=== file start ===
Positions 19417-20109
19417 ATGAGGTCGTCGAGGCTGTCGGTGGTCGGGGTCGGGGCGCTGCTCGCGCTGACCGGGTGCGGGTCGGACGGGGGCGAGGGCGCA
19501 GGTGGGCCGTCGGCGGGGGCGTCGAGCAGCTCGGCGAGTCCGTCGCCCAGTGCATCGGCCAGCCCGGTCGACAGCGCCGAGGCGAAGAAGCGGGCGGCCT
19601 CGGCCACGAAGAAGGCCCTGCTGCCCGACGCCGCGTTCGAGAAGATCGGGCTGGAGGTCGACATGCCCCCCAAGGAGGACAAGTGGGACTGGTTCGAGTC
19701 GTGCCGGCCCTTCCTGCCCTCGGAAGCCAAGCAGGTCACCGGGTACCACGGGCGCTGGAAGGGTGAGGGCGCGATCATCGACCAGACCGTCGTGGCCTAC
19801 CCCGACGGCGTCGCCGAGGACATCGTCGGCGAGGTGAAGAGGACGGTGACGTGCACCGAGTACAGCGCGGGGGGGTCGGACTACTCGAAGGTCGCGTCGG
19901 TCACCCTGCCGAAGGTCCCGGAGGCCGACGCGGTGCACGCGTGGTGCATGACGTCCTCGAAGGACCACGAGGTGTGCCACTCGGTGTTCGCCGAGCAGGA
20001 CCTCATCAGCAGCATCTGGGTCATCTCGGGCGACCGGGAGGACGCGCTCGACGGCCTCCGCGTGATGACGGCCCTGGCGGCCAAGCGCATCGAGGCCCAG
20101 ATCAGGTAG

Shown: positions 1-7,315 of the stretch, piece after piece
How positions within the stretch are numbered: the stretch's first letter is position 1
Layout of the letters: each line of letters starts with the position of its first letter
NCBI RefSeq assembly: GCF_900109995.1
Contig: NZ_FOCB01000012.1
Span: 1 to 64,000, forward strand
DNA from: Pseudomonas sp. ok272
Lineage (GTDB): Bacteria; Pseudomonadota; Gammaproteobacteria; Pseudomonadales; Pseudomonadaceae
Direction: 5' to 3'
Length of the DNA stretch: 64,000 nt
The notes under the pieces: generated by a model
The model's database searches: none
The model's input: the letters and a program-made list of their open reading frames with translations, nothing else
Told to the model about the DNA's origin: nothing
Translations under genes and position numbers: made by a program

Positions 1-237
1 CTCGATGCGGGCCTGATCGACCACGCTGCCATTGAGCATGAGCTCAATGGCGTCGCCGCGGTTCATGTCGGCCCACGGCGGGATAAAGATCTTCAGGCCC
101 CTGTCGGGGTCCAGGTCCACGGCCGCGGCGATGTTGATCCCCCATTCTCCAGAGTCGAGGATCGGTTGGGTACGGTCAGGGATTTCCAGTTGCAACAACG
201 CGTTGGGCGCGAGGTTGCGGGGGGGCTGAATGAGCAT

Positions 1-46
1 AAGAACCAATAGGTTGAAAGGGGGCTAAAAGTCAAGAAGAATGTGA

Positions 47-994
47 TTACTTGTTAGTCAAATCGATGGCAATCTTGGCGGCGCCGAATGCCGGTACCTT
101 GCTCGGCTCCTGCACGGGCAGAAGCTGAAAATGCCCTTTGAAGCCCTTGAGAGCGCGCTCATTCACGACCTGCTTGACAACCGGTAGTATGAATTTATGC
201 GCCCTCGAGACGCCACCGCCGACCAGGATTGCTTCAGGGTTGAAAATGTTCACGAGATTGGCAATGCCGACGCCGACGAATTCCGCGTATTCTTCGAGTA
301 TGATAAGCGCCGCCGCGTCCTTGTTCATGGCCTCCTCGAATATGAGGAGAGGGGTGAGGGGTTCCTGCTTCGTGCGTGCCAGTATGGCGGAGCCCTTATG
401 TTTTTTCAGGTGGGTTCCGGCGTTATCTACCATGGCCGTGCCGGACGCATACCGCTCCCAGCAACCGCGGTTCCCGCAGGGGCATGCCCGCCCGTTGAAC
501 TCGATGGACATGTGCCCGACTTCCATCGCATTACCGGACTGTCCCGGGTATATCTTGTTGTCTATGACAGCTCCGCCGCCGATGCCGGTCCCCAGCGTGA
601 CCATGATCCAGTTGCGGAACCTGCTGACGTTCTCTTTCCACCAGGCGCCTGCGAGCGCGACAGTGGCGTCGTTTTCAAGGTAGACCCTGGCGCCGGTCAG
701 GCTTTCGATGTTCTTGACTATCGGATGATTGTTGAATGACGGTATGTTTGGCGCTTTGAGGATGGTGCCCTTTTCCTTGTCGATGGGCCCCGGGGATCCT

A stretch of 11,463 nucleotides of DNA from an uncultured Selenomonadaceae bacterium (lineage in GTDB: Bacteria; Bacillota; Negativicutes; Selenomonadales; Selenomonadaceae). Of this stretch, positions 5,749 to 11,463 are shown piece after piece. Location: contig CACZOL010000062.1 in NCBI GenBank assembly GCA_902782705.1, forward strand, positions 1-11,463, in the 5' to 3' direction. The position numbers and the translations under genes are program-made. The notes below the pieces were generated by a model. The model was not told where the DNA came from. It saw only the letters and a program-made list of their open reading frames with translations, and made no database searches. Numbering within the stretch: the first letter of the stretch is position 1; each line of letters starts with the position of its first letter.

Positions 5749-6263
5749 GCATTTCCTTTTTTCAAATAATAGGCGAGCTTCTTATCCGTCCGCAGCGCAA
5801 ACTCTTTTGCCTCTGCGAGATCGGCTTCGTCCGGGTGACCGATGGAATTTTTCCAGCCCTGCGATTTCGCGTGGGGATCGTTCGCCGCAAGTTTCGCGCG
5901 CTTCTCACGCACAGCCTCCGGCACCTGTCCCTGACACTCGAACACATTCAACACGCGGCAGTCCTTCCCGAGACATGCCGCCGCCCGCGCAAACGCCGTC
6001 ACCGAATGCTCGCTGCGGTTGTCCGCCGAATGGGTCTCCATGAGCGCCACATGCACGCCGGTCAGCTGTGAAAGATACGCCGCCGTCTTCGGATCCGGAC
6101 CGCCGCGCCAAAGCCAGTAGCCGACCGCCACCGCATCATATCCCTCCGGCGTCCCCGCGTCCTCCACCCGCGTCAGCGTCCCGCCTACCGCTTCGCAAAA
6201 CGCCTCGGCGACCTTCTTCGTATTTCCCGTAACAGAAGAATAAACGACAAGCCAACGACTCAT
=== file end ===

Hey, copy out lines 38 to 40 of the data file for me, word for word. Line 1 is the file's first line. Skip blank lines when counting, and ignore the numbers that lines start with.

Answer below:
601 CCATGATCCAGTTGCGGAACCTGCTGACGTTCTCTTTCCACCAGGCGCCTGCGAGCGCGACAGTGGCGTCGTTTTCAAGGTAGACCCTGGCGCCGGTCAG
701 GCTTTCGATGTTCTTGACTATCGGATGATTGTTGAATGACGGTATGTTTGGCGCTTTGAGGATGGTGCCCTTTTCCTTGTCGATGGGCCCCGGGGATCCT

A stretch of 11,463 nucleotides of DNA from an uncultured Selenomonadaceae bacterium (lineage in GTDB: Bacteria; Bacillota; Negativicutes; Selenomonadales; Selenomonadaceae). Of this stretch, positions 5,749 to 11,463 are shown piece after piece. Location: contig CACZOL010000062.1 in NCBI GenBank assembly GCA_902782705.1, forward strand, positions 1-11,463, in the 5' to 3' direction. The position numbers and the translations under genes are program-made. The notes below the pieces were generated by a model. The model was not told where the DNA came from. It saw only the letters and a program-made list of their open reading frames with translations, and made no database searches. Numbering within the stretch: the first letter of the stretch is position 1; each line of letters starts with the position of its first letter.